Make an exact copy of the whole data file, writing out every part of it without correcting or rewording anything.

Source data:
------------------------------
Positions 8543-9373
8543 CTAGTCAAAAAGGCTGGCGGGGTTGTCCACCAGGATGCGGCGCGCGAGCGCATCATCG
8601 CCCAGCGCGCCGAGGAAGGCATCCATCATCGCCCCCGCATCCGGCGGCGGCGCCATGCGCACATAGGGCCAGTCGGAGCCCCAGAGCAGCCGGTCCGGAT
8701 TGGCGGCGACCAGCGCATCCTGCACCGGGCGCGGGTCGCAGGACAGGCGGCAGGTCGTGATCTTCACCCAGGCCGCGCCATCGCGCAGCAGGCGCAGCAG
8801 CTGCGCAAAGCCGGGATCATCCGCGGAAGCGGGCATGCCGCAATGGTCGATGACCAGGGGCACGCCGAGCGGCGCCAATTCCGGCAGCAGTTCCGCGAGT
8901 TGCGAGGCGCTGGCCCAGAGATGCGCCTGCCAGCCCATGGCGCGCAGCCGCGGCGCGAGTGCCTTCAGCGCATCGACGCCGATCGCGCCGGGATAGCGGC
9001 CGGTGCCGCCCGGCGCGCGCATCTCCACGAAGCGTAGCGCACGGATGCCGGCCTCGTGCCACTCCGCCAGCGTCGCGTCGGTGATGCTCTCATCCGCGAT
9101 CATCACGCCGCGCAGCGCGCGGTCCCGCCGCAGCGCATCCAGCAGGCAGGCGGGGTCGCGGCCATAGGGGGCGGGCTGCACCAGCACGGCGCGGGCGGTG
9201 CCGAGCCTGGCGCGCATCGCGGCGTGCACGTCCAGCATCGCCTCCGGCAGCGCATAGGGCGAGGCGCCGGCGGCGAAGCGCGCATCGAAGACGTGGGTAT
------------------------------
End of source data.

Positions 8543-9373
8543 CTAGTCAAAAAGGCTGGCGGGGTTGTCCACCAGGATGCGGCGCGCGAGCGCATCATCG
8601 CCCAGCGCGCCGAGGAAGGCATCCATCATCGCCCCCGCATCCGGCGGCGGCGCCATGCGCACATAGGGCCAGTCGGAGCCCCAGAGCAGCCGGTCCGGAT
8701 TGGCGGCGACCAGCGCATCCTGCACCGGGCGCGGGTCGCAGGACAGGCGGCAGGTCGTGATCTTCACCCAGGCCGCGCCATCGCGCAGCAGGCGCAGCAG
8801 CTGCGCAAAGCCGGGATCATCCGCGGAAGCGGGCATGCCGCAATGGTCGATGACCAGGGGCACGCCGAGCGGCGCCAATTCCGGCAGCAGTTCCGCGAGT
8901 TGCGAGGCGCTGGCCCAGAGATGCGCCTGCCAGCCCATGGCGCGCAGCCGCGGCGCGAGTGCCTTCAGCGCATCGACGCCGATCGCGCCGGGATAGCGGC
9001 CGGTGCCGCCCGGCGCGCGCATCTCCACGAAGCGTAGCGCACGGATGCCGGCCTCGTGCCACTCCGCCAGCGTCGCGTCGGTGATGCTCTCATCCGCGAT
9101 CATCACGCCGCGCAGCGCGCGGTCCCGCCGCAGCGCATCCAGCAGGCAGGCGGGGTCGCGGCCATAGGGGGCGGGCTGCACCAGCACGGCGCGGGCGGTG
9201 CCGAGCCTGGCGCGCATCGCGGCGTGCACGTCCAGCATCGCCTCCGGCAGCGCATAGGGCGAGGCGCCGGCGGCGAAGCGCGCATCGAAGACGTGGGTAT